Bacharach once seemed a thing of the past--a vestige of a time when pop music was opulent and untold, when Bacharach's cotton-candy strings swelled with misty-eyed grandeur and women named Dionne and Cilla and Dusty turned Hal David's lyrics about heartbreak and hurt into the stuff of adult poetry. Bacharach has of late been lionized by the lounge crowd, the sharkskin swingers who take their Bacharach with a little Martini & Rossi on ice. Somewhere between the hit parade and royalty-rate retirement--between "The Look of Love" greatness and "That's What Friends Are For" detritus--Bacharach became the missing link, the long-lost influence, the hero cited by the alternarock crowd when its members seek to wrap themselves in the cred of Cool. But don't be fooled by the Billie Joe Armstrong and Michael Stipe and Oasis endorsements; you don't need John Grisham to tell you William Faulkner was a good writer.
And you don't need someone like John Zorn or Shonen Knife to remind you either, no matter how heartfelt the sentiments. It's sadly ironic that a good deal of the songs on Great Jewish Music: Burt Bacharach--a "tribute" released on Zorn's own Tzadik label as part of his ongoing Radical Jewish Culture project--has chosen to celebrate the man's immortal music by so completely screwing around with it that you can't recognize the results without looking at the song list. What, after all, is the point of paying homage to one of the greatest melody writers and arrangers of all time by allowing Joey Baron to reduce "Alfie," among the most complex and heartbreaking melodies Bacharach ever penned, to nothing more than a drum solo?
The same goes for versions of Bacharach's songs covered on the recently released tribute album What the World Needs Now..., featuring Shonen Knife and the Wondermints and so many unknown indie-rockers treating Bacharach's songs as though they were disposable tissues. Bacharach, for his part, doesn't listen to others' interpretations of his music. He is flattered by McCoy Tyner's recent album of his compositions, What the World Needs Now (can you say original?), but uninterested in the idea of actually playing it.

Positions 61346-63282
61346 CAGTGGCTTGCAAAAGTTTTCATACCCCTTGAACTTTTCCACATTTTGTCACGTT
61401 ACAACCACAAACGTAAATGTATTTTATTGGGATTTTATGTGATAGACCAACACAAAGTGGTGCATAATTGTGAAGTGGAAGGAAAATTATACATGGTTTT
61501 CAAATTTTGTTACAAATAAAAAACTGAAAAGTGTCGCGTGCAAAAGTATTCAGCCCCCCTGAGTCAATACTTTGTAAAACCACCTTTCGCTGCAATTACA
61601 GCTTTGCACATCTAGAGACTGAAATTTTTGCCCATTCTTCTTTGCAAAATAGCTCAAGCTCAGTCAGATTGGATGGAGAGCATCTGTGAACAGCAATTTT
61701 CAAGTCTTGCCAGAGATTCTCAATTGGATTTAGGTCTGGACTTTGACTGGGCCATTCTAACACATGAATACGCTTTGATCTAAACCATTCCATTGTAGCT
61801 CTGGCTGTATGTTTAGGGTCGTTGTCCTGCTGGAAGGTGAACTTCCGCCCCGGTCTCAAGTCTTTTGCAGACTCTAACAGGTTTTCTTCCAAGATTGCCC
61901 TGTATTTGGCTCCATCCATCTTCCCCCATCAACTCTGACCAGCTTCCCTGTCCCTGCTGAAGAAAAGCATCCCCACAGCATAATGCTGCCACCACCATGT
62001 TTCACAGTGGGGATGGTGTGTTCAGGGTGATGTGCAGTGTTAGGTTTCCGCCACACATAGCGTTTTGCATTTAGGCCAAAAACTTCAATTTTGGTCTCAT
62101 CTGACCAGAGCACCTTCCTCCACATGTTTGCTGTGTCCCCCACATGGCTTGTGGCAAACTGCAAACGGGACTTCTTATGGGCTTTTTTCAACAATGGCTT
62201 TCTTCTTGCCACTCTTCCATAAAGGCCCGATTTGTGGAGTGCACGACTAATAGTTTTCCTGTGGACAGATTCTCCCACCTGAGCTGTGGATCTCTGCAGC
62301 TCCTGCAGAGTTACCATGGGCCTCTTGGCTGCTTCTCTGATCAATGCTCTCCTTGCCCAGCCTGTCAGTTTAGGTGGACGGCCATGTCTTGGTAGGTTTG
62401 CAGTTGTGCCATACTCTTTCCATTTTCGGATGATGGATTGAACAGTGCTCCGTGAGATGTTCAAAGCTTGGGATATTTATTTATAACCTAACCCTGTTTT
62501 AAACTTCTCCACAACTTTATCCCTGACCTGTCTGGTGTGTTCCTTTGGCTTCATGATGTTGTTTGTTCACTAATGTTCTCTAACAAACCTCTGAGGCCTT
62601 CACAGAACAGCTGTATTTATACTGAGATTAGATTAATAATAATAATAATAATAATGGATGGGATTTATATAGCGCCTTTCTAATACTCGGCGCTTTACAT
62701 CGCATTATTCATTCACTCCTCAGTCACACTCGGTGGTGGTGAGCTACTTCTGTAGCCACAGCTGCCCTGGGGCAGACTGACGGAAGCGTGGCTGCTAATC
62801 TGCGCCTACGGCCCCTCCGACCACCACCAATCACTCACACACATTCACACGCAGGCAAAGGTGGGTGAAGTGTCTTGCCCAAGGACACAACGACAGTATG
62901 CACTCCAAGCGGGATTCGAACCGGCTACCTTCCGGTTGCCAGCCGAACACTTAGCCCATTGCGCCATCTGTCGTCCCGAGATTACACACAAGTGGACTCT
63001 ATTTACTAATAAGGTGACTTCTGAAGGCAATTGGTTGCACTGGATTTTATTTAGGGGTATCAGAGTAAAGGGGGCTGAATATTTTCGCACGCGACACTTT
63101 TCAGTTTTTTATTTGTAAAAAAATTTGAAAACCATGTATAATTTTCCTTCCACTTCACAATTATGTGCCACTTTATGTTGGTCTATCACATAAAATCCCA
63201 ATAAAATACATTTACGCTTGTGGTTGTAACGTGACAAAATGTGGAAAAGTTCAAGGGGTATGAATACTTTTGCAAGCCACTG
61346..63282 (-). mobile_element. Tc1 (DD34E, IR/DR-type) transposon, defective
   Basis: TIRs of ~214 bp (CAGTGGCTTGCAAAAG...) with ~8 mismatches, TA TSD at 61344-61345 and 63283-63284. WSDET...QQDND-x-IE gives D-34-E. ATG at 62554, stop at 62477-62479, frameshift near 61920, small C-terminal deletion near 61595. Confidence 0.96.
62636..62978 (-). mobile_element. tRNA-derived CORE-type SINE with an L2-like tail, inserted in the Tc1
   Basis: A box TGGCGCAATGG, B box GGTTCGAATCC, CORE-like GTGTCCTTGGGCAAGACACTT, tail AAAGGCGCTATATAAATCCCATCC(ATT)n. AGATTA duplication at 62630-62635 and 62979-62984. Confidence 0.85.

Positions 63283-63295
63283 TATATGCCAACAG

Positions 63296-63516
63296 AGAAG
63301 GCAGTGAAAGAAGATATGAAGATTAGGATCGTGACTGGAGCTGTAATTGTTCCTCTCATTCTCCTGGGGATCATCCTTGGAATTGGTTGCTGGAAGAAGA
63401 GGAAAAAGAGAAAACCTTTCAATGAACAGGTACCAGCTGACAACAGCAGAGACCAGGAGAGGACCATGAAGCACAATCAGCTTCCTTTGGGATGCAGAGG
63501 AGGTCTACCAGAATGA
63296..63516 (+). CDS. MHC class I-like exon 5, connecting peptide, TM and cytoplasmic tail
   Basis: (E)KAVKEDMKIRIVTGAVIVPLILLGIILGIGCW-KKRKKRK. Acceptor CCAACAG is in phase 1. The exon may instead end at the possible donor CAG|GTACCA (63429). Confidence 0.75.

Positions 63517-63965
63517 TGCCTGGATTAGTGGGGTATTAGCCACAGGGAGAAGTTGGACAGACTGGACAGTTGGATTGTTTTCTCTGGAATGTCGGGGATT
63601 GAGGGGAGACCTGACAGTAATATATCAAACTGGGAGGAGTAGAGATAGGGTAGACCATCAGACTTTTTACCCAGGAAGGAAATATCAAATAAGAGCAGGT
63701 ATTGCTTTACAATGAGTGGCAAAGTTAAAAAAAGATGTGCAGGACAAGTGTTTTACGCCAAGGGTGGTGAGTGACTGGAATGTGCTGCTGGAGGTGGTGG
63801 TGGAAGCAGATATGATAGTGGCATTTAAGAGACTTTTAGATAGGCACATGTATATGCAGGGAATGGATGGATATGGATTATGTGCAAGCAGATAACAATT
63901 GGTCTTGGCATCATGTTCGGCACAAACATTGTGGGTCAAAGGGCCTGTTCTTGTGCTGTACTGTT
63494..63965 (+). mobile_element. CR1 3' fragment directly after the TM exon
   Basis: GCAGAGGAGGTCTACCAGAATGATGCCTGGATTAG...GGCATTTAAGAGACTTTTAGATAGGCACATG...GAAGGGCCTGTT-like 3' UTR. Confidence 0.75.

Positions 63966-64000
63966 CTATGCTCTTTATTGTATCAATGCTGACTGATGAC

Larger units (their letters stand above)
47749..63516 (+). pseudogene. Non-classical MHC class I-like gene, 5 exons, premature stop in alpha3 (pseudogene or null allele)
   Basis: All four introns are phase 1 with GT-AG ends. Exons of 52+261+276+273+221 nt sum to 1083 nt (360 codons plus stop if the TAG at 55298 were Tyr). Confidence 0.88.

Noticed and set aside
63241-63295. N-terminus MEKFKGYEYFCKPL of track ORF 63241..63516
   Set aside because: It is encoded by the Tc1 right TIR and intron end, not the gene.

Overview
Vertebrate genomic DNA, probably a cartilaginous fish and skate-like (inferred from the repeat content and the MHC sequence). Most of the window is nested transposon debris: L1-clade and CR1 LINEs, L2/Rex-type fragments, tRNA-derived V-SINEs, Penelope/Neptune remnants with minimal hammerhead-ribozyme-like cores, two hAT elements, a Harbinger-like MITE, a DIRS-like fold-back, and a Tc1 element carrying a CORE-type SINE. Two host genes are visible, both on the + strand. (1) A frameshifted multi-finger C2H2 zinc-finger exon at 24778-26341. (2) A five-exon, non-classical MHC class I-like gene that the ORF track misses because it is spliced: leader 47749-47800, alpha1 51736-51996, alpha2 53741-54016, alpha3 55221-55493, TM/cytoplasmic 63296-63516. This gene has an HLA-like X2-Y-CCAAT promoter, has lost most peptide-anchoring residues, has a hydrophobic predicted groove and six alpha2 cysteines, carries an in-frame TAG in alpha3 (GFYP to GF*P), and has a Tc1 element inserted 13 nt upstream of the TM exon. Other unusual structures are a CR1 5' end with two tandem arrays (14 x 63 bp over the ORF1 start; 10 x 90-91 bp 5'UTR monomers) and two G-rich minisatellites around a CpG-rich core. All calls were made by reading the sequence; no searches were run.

"I just saw the sheet music someone sent me from Australia of 'I Say a Little Prayer' by Diana King [from My Best Friend's Wedding]," Bacharach said in November. "I'm glad the record is a hit, and I was curious about the sheet music. And sure enough, they had changed the piano bar and time signature on the chorus to match with how Diana King does it on the record. If you ask me do I like it better that what I wrote originally, the answer is no--it doesn't make any sense. But it made sense to them.
"It's funny--I can't go in for listening to my material. I have a hard time with it. You know, it's not even that I'm going to feel uncomfortable hearing it. I'm very happy they did it. But maybe it's partially that I don't want to be disappointed. And another part is that I want to think ahead."
Which is probably why, until earlier this year, only a handful of Bacharach's original A&M releases remained in print--the Butch Cassidy and the Sundance Kid and Casino Royale soundtracks and the horrible, hooked-on-Muzak 1987 Greatest Hits that sounds as though it was recorded in a dentist's waiting room. But within recent months, various labels have reissued most of his older albums, in addition to something titled The Burt Bacharach Songbook. Rykodisc has also just issued the Bacharach's soundtrack to After the Fox, which features Peter Sellers and the Hollies performing the hysterical Bacharach-David-penned title tune.
But more impressive is Rhino Records' The Look of Love: The Burt Bacharach Collection, a three-disc boxed set that dates back to 1957's "The Story of My Life," performed by Marty Robbins, and Perry Como's take on "Magic Moments." It's a thrillingly comprehensive compendium of the magic Bacharach and David created together, a collection of songs that span the distance from country ("The Man Who Shot Liberty Valance") to kitsch (the title track to The Blob and What's New Pussycat?) to so much glorious R&B (the Drifters' "Please Stay" and Chuck Jackson's "I Wake Up Crying") to the dozens of pop treasures performed by the likes of Dionne Warwick, Cilla Black, Tom Jones, Jackie DeShannon, Herb Alpert, and Dusty Springfield.